Aleksey Maresyev, a pilot who was shot down in Nazi territory, lost the use of his legs, crawled for eighteen days before returning to Soviet territory. His legs were then amputated. Nevertheless, within a year he was flying again on prosthetic legs.
Lydia Litvyak was the Jewish Soviet fighter ace. During WWII she claimed 14 kills, trained 45 pilots, and shot down an ace who wouldn’t believe a woman beat him until she described the fight. She went missing on a flight Just before she was to receive the award “Hero of the Soviet Union”.
Fuzzy dice hanging on a rear view mirror is a good luck charm with the origins based on WWII pilots keeping gambling trinkets in their air planes. A lot of car and sub culture trends is spawned from this, including hot rod flames, shark mouths, pin up girls, etc.
During WWII, J. Hunter Reinburg wanted to make ice cream for his men while stationed on a tropical island in the Pacific. He put the ingredients in a can mounted on the underside of his plane and would fly to 25,000 feet where the air temperature was -30 degrees Fahrenheit.
As a sign of appreciation, 49 box cars were sent from France to the US in 1949. Each car of the “Merci Train” contained personal items. This was a “thank you” gesture from French people to Americans, for donating supplies and food after WW2. Each state got one car. Some states even kept them in a local museum.
A British Navy Stoker managed to escape from a sinking submarine and get to the surface over a 100 feet up. He then swam five miles to land.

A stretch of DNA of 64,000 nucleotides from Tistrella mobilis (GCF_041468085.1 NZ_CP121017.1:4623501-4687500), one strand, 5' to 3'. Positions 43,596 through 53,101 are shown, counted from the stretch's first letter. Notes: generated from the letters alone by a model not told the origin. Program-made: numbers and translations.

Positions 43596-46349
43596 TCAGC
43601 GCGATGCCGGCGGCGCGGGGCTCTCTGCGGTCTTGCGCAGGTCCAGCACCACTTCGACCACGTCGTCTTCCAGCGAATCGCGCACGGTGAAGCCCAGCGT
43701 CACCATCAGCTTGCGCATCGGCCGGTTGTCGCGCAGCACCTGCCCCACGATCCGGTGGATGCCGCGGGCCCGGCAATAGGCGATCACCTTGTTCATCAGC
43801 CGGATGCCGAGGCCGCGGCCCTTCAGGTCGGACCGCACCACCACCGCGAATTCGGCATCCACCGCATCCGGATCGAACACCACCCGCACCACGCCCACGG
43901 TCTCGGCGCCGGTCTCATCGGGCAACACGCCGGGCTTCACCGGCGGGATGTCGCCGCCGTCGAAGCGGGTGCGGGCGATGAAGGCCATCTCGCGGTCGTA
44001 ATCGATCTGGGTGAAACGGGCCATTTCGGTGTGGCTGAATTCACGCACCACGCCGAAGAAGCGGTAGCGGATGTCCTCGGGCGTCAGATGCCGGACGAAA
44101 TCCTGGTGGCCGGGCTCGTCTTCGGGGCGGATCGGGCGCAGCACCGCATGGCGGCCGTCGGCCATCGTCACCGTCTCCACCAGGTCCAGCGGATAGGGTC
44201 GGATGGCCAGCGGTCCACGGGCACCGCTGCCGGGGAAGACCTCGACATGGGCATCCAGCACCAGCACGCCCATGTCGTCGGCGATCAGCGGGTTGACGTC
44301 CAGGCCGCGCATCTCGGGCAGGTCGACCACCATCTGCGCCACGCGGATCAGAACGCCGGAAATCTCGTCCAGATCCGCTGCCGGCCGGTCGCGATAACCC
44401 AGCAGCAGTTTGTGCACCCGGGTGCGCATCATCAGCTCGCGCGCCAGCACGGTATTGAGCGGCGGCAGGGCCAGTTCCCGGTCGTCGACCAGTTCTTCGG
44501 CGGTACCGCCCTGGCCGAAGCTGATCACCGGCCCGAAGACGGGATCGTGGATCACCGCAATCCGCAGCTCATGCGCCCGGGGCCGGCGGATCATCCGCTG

During WWII, a Nazi spy stationed in New York tried to turn himself into the FBI. The FBI didn’t believe him. The FBI finally listened when he showed up at FBI headquarters and offered proof that he really was a Nazi spy. He was imprisoned for 6 years and deported to Germany.
Gilbert Seltzer, a WW2 veteran, lead a secret platoon of men within a unit dubbed the ‘Ghost Army’. Made up of artists, creatives & engineers, their job was creating deception about the enemy. From inflatable tanks to scripted bar conversations, this unit’s work led to big US wins.
The US military was already using UAV drone technology in WWII. The primary manufacturer at that time, Radioplane Company, had a drone assembler named Norma Jeane Dougherty, who eventually changed her name to Marilyn Monroe.
When France was occupied by the Germans in 1940, Citroen was forced to produce vehicles for the Nazis. They chose to move the fill line on their oil dipsticks lower, causing the trucks to seize under stress from low oil.